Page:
I had the distinct honor of being asked to give my union’s award for lifetime achievement to fellow Baltimorean and film legend John Waters. These were my remarks, or those that were in the teleprompter, anyway. I may have veered at points:
John Waters, who began an improbable career of deep cultural relevance with the equally improbable notion that people from Baltimore should be allowed to put stories on film, is perhaps one of the most influential voices we have.
He is laughing at this. I know he is. I am going to look over there to where he is sitting now and see that he is laughing — yes, there he is — laughing at what I just claimed for him.
I know that he is laughing because John is perhaps the great modern master of self-effacement and self-mockery. He has gone to lengths to characterize his entire career as a storyteller and filmmaker in terms that purport to show him standing on the outside of the joke, looking in: “Pink Flamingos,” he writes in his wondrous autobiography, “was billed as ‘an exercise in poor taste.’ And I like the understatement.”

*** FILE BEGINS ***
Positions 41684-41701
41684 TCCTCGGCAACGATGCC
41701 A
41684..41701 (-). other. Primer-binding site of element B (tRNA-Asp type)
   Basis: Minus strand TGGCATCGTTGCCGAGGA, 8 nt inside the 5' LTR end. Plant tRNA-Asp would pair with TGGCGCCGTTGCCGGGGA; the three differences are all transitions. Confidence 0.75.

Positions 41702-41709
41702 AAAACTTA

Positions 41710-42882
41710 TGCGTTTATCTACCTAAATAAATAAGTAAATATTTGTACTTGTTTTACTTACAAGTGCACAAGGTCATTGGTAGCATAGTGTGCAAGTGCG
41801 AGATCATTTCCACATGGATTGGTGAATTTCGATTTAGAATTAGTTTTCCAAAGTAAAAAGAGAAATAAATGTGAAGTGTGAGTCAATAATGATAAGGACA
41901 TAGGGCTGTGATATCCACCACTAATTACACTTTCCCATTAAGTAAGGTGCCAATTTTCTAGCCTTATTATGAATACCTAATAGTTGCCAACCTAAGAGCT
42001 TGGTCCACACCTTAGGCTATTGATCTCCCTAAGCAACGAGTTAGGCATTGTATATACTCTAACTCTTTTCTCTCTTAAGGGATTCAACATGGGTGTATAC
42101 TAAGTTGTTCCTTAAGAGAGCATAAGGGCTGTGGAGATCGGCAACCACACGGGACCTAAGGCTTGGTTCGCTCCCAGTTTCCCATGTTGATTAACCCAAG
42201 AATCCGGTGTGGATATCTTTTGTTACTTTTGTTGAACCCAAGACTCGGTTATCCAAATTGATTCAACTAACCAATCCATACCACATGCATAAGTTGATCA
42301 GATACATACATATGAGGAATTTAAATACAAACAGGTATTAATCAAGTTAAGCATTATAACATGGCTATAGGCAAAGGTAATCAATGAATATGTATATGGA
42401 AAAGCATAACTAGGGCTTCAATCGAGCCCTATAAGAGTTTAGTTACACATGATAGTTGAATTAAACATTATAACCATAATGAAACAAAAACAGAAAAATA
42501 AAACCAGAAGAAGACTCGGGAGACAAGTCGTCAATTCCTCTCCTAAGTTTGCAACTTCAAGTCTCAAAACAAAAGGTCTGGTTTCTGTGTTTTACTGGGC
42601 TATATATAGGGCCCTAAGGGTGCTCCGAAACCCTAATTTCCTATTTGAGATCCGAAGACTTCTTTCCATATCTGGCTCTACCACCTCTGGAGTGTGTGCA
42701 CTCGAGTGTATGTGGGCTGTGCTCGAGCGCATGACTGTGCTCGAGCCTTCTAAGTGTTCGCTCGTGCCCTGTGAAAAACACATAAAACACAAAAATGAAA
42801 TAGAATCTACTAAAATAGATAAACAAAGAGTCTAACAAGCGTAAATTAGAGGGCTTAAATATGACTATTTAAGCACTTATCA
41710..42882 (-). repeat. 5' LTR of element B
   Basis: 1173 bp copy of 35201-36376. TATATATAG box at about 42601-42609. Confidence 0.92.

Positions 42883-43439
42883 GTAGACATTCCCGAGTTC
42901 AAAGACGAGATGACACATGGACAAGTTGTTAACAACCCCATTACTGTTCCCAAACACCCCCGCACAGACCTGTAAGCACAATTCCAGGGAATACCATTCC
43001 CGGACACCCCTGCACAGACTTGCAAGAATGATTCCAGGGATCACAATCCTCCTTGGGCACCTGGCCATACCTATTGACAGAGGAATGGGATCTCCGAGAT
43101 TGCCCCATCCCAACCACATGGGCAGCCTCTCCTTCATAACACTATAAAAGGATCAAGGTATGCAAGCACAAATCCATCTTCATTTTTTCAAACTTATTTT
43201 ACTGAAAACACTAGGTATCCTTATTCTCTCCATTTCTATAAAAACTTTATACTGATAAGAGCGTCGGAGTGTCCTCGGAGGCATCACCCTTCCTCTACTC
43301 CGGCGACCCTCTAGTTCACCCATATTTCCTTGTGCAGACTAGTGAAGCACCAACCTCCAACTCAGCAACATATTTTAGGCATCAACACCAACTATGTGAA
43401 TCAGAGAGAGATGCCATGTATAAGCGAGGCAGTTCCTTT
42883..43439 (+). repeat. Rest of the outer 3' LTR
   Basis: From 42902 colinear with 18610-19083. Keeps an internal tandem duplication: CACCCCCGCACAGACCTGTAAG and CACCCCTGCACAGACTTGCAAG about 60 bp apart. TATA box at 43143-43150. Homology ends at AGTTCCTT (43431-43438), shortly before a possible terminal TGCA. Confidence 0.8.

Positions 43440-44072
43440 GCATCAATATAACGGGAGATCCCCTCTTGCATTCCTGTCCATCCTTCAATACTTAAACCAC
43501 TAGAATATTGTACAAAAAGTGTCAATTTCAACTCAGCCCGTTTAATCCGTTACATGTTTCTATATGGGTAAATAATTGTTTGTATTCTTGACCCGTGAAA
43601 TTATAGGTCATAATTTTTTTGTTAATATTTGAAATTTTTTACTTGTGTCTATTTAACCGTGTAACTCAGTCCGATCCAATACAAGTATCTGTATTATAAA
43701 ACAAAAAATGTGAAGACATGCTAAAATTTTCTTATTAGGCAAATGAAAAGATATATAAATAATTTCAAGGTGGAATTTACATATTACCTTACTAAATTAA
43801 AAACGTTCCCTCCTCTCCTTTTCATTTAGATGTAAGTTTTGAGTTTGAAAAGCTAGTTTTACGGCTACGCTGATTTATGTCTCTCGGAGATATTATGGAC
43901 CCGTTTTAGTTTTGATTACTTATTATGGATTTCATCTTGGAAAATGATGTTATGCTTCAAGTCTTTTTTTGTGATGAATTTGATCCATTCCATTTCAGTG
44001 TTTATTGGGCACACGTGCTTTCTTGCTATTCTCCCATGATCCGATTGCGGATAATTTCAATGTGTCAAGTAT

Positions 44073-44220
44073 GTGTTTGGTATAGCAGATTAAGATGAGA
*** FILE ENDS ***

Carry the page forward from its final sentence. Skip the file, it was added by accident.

That right there is a man who
One. Knows exactly what he is doing and why.
Two. Knows how to write.
I will pause right here, early in these Writers Guild of America remarks to express how much I admire John Waters for not just his film career, but for his prose work. If you’ve read “Shock Value,” or “Car Sick” or “Role Models,” then all the dogshit swallowed by all the actors ever cannot convince you that John Waters is farce, or fraud, or Barnum. Again, this man knows not only who he is and what he has to say, but who we are, and why we need to hear it.
In all earnest, this man has a writing voice to envy, though again, that voice is carefully cultivated so as to dismiss any such notion. Discussing the early years of his filmic journey, he concludes that it is all so very thoughtless and playful: